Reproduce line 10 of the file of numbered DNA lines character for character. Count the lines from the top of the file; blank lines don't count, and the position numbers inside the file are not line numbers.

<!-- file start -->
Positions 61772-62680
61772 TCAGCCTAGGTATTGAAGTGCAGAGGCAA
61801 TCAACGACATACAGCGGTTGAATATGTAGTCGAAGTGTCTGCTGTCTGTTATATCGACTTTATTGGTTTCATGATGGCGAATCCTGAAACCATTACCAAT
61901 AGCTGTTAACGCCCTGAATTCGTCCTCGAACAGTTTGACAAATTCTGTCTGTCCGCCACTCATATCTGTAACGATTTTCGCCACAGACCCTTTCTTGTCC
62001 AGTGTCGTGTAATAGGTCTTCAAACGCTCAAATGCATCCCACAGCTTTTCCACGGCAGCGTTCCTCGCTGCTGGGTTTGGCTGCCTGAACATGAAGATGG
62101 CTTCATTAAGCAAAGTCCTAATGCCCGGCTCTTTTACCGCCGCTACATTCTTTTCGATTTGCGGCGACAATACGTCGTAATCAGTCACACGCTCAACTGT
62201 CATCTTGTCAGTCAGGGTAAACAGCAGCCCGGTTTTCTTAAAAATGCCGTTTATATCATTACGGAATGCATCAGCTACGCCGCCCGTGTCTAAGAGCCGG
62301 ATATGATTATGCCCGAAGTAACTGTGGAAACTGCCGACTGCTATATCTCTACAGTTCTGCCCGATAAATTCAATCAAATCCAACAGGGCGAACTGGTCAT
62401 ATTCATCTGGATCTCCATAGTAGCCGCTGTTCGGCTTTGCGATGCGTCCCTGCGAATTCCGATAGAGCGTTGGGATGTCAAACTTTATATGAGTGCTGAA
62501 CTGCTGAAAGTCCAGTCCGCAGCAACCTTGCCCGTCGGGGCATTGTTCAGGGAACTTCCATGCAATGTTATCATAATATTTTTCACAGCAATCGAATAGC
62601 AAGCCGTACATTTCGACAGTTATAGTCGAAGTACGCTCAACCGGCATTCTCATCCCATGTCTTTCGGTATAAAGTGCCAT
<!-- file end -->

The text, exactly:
62501 CTGCTGAAAGTCCAGTCCGCAGCAACCTTGCCCGTCGGGGCATTGTTCAGGGAACTTCCATGCAATGTTATCATAATATTTTTCACAGCAATCGAATAGC